To be an effective fighter, we have to learn to bypass the brain. If you have to think about it, it won’t work. When someone is slashing at your throat with a knife, you don’t have time to ponder the situation. You either react effectively or you suffer major injury or death. In spite of this, however, the mind still figures heavily in our abilities as martial artists.

To begin with, it is the mind or the brain, that gives human beings superiority over the beasts of the earth. You can study tiger kung fu until you turn blue in the face. You may become the most deadly fighter on the block, but I don’t care how adept you become with your tiger claw or your leopard strike, you will not be able to defeat a tiger in mortal combat. A tiger will watch your graceful and dangerous techniques (that is if he takes the time to). He may be impressed with your grace and power but after your demonstration, he’ll eat you with as much ease as he would anyone else. We are not as formidable as a tiger and yet, in spite of that, we have almost wiped tigers off of the face of the earth. Why is this? How is this? That’s because we’re the most dangerous creature that has ever walked the face of the earth. What gives us this superiority? It certainly isn’t out physical prowess. What makes us so dangerous is our brains; our minds. Our mind is our greatest weapon.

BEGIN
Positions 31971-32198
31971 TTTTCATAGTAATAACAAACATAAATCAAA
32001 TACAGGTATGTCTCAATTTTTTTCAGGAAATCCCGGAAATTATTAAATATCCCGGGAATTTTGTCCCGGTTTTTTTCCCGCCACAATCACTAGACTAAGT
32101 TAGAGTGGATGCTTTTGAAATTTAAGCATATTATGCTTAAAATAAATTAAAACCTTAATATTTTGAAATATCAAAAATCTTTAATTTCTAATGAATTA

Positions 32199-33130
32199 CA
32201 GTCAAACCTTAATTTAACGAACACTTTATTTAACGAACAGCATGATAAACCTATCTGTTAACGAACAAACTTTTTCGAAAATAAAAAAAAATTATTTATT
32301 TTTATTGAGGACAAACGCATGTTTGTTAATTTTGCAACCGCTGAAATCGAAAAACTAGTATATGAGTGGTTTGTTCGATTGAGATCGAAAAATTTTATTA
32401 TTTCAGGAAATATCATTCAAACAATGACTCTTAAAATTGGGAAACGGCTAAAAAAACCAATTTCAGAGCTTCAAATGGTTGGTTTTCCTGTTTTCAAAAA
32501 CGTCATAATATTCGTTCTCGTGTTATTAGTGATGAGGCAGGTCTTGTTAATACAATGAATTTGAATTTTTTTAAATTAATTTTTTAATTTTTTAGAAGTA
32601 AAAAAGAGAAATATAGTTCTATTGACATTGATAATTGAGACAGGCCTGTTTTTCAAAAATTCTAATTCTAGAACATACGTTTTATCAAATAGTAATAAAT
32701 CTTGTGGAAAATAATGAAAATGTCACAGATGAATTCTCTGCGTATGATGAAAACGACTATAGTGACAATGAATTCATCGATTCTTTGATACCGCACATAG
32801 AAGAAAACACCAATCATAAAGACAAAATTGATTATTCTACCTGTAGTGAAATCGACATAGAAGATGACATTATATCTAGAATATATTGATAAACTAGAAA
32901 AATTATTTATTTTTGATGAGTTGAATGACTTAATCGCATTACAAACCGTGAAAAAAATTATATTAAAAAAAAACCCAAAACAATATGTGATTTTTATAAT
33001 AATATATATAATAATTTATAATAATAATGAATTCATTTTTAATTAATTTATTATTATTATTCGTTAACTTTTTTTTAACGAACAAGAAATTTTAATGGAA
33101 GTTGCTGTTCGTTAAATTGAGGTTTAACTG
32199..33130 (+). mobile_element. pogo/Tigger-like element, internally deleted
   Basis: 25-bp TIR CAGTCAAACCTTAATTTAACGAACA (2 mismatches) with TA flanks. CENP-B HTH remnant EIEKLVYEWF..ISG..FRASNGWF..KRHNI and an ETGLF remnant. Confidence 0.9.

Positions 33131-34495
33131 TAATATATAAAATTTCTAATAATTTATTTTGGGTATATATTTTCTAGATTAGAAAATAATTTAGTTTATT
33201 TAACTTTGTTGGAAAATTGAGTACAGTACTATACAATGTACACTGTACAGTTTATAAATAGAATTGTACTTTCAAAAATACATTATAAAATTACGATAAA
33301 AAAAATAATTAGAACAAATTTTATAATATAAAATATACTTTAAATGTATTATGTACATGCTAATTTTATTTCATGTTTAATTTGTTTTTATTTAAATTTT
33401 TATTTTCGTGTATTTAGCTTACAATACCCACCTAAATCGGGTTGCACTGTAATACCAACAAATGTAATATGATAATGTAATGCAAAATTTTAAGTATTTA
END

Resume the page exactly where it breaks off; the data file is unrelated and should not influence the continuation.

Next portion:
Kung Fu of the Mind: The Mental Aspects of the Martial Arts

You may remind me that we don’t have time to ponder technique in the middle of a life and death struggle. No we don’t, but this doesn’t mean that no thought has gone into your fighting techniques.

It is said and it is true; fights are won in the gym, dojo, dojang or kwoon, not in the ring or in the streets. We face our opponent or our attacker with the skills, ability and training of yesterday’s class and all of the classes that went before it.

I intentionally used Kung Fu in my title for this discussion, as opposed to karate, kenpo, jiu jitsu or whatever other art you may study. There’s a reason for this. The term kung fu simply means consummate skill. You can have kung fu in flower arranging, calligraphy or tap dancing for that matter. The term kung fu has become a generic term for the Chinese martial arts but the actual terms for Chinese Boxing is Chaun Fa (translated as Kempo or Kenpo in the Japanese language) which means way of the fist or fist law; or Wushu, which means war arts. Though differentiated geographically and emphasizing different techniques these arts are basically the same. For instance, if you study Karate you actually study Okinawan Kempo. Master Oyama, the founder of Kyokushinkai Karate originally studied Korean Kempo (probably Taekyon). So we see that all of us, in a sense study our “kung fu” or consummate skill in whatever martial art we study.